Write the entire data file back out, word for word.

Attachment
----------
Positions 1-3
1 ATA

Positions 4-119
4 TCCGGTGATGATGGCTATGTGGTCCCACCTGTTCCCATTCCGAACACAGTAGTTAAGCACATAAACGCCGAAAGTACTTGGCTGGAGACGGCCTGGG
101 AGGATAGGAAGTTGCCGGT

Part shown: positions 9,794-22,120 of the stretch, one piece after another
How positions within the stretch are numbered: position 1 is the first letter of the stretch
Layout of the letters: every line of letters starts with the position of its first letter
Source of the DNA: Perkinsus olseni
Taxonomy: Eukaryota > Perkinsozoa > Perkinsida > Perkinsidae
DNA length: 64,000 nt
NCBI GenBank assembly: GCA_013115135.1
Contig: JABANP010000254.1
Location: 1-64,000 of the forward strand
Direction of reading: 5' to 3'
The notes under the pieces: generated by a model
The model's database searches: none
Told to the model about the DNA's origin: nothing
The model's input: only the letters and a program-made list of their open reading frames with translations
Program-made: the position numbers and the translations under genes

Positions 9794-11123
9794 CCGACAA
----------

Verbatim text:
Positions 1-3
1 ATA

Positions 4-119
4 TCCGGTGATGATGGCTATGTGGTCCCACCTGTTCCCATTCCGAACACAGTAGTTAAGCACATAAACGCCGAAAGTACTTGGCTGGAGACGGCCTGGG
101 AGGATAGGAAGTTGCCGGT

Part shown: positions 9,794-22,120 of the stretch, one piece after another
How positions within the stretch are numbered: position 1 is the first letter of the stretch
Layout of the letters: every line of letters starts with the position of its first letter
Source of the DNA: Perkinsus olseni
Taxonomy: Eukaryota > Perkinsozoa > Perkinsida > Perkinsidae
DNA length: 64,000 nt
NCBI GenBank assembly: GCA_013115135.1
Contig: JABANP010000254.1
Location: 1-64,000 of the forward strand
Direction of reading: 5' to 3'
The notes under the pieces: generated by a model
The model's database searches: none
Told to the model about the DNA's origin: nothing
The model's input: only the letters and a program-made list of their open reading frames with translations
Program-made: the position numbers and the translations under genes

Positions 9794-11123
9794 CCGACAA